I have been spending a lot of time recently dealing with controversial topics in the church as part of a message series I am doing in one of our adult worship services. Though it is possible to get a lot of people interested, it is equally possible to end up with a bunch of upset parents, kids, and pastors. So, in order to help us all keep our jobs and not have to shy away from every controversial topics, here are some tips I have picked up along the way in dealing with controversial topics.
- Wait – Never, ever, ever even consider thinking about possibly attempting to engage a controversial topic without taking time to think about it, its implications, and develop a clear goal for your lesson.
- Use Your Longevity – By that I mean, if people have not known you very long as their pastor they are going to be reluctant to listen to your perspective. Unless you have to address something, wait until you know the people you are serving, and they know you.
- Remember They are Controversial – Topics are controversial for a reason. Usually, either people do not agree or their is some cultural taboo associated with it. If it is because people do not agree, make sure you don’t act like it should be obvious that one side is true. If it has a taboo associated with it, make sure you speak appropriately, and carefully. Do not use slang, do not joke about the taboo.
- Give Parents a Heads Up – Make sure that parents know when you are addressing it, and the basics of what you are saying at least a week ahead of time (preferably 2-4).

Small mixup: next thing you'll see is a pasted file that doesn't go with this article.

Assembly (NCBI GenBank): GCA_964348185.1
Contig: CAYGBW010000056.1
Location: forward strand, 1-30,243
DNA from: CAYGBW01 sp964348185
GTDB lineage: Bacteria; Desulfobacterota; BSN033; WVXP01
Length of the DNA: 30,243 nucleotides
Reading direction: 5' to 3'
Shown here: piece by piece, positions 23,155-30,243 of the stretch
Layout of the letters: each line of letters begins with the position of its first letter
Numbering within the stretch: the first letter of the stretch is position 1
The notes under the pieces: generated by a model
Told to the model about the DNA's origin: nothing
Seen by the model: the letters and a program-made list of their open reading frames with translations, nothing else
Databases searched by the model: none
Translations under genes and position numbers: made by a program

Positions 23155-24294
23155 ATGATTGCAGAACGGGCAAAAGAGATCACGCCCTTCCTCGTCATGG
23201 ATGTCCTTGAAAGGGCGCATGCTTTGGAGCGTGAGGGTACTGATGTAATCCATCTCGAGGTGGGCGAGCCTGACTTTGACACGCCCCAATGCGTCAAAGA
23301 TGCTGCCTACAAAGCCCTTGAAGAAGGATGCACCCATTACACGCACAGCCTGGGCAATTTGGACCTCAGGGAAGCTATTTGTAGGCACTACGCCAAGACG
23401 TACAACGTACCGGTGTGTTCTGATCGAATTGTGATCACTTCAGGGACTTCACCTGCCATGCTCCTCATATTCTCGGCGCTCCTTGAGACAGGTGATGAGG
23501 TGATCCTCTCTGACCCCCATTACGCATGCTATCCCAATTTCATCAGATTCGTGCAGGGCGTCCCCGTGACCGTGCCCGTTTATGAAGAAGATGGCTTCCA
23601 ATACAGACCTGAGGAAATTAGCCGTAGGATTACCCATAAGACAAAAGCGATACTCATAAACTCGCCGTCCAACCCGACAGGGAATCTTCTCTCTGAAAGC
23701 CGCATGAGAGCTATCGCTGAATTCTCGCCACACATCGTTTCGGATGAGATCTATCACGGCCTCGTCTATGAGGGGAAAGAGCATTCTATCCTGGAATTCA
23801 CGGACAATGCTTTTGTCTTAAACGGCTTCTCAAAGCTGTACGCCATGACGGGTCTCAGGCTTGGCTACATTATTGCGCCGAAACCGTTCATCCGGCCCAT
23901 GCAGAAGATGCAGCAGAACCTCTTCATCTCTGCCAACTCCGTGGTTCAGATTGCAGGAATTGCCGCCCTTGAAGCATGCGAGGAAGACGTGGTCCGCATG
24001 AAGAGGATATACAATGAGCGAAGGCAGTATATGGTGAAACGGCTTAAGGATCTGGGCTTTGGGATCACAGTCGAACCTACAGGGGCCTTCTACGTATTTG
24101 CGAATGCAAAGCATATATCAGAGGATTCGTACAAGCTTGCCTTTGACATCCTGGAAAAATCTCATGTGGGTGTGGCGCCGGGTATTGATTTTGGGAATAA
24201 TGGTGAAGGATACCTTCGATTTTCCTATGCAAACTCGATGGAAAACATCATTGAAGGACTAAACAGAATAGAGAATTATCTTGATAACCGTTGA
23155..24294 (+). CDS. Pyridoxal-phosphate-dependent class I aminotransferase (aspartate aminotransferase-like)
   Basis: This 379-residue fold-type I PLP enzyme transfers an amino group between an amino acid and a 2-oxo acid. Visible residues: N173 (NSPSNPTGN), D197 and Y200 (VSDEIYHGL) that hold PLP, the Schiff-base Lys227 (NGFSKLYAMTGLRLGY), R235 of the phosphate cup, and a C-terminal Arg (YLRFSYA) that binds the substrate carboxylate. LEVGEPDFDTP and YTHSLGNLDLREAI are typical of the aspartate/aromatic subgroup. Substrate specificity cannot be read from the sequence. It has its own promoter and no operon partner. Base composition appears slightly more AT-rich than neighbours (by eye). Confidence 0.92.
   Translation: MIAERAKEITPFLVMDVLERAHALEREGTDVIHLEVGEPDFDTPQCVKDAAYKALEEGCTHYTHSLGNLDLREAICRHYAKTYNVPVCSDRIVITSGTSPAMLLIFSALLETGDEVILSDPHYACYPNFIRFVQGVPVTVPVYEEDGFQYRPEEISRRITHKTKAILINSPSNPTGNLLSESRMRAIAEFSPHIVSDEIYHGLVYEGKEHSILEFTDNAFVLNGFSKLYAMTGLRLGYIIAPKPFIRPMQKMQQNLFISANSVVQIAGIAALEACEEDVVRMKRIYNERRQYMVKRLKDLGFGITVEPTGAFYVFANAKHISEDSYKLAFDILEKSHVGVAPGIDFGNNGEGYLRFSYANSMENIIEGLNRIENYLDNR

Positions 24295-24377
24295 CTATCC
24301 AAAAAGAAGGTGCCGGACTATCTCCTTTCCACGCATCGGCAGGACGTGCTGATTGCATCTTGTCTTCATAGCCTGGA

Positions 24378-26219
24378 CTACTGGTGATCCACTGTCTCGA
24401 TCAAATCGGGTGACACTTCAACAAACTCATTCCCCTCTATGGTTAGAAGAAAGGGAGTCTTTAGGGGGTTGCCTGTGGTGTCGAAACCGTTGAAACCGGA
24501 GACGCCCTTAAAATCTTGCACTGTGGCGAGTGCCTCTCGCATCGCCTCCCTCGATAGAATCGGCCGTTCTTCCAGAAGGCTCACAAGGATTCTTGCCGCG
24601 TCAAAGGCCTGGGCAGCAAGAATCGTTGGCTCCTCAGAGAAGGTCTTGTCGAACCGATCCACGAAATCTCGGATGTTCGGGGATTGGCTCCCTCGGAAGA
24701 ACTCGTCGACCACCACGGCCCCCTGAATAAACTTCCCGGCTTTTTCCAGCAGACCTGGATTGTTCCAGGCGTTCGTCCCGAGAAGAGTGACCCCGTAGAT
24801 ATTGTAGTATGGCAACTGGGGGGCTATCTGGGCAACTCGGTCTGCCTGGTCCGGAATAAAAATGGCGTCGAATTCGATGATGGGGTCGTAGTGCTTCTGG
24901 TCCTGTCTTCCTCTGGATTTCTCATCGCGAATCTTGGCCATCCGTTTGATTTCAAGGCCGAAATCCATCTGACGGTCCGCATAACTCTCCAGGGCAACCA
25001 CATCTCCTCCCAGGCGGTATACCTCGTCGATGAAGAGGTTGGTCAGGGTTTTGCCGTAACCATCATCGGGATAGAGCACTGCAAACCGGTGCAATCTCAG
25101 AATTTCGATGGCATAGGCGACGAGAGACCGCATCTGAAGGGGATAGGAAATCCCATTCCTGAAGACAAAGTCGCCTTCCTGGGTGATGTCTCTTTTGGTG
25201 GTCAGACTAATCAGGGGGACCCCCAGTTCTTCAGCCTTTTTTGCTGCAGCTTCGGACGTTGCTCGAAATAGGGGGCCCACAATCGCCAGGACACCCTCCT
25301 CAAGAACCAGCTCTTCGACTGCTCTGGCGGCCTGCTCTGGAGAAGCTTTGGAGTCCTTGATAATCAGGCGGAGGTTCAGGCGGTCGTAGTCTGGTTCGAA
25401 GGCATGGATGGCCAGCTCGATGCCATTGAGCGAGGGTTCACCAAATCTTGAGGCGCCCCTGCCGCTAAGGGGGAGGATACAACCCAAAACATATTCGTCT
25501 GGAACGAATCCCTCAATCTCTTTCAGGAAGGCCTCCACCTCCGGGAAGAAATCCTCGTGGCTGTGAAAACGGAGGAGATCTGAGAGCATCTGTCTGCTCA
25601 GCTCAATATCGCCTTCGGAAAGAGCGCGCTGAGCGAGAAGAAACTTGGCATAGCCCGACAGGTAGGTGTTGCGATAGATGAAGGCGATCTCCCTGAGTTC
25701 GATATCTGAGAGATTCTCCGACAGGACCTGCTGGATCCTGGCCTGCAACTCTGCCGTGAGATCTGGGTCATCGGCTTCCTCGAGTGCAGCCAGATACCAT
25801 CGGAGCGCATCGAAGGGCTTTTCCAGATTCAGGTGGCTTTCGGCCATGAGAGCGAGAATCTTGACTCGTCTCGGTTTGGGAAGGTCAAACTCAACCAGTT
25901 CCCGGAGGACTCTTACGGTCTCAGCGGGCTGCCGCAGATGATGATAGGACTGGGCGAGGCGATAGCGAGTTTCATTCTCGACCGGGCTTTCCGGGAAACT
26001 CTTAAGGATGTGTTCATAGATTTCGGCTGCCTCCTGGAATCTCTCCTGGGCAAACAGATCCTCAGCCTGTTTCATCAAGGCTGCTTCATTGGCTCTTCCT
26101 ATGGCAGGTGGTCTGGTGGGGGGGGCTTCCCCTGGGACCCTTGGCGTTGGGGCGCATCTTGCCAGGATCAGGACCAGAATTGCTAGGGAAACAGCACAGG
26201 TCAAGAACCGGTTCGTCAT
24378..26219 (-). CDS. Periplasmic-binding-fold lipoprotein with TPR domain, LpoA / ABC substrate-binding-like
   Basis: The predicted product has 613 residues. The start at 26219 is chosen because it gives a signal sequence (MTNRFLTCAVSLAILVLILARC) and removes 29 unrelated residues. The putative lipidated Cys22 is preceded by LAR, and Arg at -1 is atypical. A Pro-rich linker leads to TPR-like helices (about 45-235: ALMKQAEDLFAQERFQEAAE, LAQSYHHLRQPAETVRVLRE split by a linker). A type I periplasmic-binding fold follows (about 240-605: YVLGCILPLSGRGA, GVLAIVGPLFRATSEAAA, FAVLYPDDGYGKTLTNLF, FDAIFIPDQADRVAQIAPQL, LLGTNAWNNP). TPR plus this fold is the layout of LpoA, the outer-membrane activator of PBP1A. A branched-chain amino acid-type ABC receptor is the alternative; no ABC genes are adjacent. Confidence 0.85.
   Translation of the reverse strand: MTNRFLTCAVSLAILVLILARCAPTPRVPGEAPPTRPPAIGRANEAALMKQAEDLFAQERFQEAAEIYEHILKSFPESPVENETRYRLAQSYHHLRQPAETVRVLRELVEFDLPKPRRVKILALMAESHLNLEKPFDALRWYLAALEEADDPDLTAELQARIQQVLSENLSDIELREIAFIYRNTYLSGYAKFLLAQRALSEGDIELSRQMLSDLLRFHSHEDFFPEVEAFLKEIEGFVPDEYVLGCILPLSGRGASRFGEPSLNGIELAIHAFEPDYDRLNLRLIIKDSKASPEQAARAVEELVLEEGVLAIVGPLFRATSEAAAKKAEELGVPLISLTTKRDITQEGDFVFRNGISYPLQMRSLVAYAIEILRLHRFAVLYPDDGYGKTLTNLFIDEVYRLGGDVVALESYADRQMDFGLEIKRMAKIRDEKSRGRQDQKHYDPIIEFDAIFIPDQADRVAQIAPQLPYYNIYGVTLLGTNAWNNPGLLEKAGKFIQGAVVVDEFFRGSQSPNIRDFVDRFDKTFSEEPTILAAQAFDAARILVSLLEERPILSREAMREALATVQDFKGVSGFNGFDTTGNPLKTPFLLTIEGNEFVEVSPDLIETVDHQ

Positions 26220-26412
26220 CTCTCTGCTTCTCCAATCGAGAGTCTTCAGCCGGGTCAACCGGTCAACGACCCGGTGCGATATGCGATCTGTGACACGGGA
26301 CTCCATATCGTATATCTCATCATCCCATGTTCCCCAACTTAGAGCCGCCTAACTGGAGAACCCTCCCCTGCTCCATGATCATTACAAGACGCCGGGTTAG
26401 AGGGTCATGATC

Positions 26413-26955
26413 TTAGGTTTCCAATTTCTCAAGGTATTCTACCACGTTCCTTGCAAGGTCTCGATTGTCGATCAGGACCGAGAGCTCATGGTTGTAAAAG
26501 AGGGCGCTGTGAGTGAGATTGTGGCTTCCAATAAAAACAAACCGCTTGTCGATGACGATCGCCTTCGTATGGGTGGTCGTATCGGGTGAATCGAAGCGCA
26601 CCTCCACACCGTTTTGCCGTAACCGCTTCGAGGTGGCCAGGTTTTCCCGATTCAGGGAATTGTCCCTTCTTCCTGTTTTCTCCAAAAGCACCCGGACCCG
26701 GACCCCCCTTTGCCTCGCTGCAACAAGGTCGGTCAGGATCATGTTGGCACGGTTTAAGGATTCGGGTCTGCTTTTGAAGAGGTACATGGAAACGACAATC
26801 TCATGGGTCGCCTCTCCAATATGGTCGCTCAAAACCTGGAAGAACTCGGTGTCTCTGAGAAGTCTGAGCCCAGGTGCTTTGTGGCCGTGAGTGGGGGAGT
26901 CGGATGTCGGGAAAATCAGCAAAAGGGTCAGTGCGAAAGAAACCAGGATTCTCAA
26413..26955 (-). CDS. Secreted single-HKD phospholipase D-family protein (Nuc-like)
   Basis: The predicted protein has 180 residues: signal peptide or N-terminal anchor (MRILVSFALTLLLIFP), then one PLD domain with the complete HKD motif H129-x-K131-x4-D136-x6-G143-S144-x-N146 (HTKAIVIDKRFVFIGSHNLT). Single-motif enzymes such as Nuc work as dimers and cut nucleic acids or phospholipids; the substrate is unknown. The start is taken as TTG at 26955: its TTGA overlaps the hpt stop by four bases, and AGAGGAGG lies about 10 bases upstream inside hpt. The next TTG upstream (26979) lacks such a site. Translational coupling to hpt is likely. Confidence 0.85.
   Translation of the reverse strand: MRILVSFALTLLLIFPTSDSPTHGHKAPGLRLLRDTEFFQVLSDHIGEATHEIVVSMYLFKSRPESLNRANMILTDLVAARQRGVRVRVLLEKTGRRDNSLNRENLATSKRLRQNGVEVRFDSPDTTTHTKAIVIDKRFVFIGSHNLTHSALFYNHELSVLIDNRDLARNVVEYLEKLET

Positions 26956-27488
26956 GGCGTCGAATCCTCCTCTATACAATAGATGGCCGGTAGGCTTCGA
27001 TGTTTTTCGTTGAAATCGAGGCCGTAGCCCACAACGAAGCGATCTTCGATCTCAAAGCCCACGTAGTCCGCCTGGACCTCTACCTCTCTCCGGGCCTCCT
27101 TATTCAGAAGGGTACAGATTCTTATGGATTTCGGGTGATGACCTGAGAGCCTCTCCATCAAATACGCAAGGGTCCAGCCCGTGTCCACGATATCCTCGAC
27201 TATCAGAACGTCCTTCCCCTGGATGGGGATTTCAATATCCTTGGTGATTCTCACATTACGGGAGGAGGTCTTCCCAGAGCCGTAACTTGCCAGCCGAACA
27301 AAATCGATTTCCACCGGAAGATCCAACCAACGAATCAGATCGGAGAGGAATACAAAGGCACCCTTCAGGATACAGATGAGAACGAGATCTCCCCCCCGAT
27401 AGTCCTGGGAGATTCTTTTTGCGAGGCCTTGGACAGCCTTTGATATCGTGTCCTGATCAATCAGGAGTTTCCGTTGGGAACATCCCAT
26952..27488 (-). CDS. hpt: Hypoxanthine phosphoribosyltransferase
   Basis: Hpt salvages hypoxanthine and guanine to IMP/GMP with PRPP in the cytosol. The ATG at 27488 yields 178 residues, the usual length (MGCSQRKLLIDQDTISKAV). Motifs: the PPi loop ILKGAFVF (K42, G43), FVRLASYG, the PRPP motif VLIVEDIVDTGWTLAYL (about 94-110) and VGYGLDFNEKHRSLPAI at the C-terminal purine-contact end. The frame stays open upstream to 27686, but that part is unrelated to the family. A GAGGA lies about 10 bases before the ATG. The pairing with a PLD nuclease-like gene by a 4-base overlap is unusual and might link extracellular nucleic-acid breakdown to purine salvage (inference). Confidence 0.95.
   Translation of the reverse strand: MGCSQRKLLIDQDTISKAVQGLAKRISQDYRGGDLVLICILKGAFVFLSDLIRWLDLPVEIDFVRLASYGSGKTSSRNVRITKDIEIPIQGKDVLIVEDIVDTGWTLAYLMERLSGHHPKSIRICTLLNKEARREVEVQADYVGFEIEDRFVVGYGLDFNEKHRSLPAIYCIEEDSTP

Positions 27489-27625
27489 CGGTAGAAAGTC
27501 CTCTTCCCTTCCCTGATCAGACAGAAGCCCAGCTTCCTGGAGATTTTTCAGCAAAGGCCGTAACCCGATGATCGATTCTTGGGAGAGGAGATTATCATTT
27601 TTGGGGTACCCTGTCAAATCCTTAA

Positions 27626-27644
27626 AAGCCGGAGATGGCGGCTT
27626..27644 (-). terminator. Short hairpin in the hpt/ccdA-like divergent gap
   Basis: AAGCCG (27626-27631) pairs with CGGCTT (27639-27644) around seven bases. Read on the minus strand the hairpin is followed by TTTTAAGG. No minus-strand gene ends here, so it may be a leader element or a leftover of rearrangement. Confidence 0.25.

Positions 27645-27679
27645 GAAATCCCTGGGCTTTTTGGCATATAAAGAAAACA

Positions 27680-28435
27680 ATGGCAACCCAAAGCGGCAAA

- Make Them the Main Thing – If you are going to address them, do not do it off the cuff or as a sub-point to another topic. Make sure you spend plenty of time addressing it completely.
- Stay Focused on the Spiritual – This is your place of authority as a minister. When people listen to you, they are wanting to hear what it has to do with their spiritual life. For example, if you spend all your time talking about STDs and no time talking about the image of God, you miss the boat. Everything is spiritual, and it is your job to open their eyes to that reality so they grow closer to Jesus through these controversial topics.
Jeremy Steele has been working in youth ministry for the past fifteen years and now serves as the Next Generation Minister at Christ United Methodist Church in Mobile, AL. He writes for Group Magazine, RETHINK Church and various publications and organizations. You can find a link to all the places he contributes on his website at JeremyWords.com.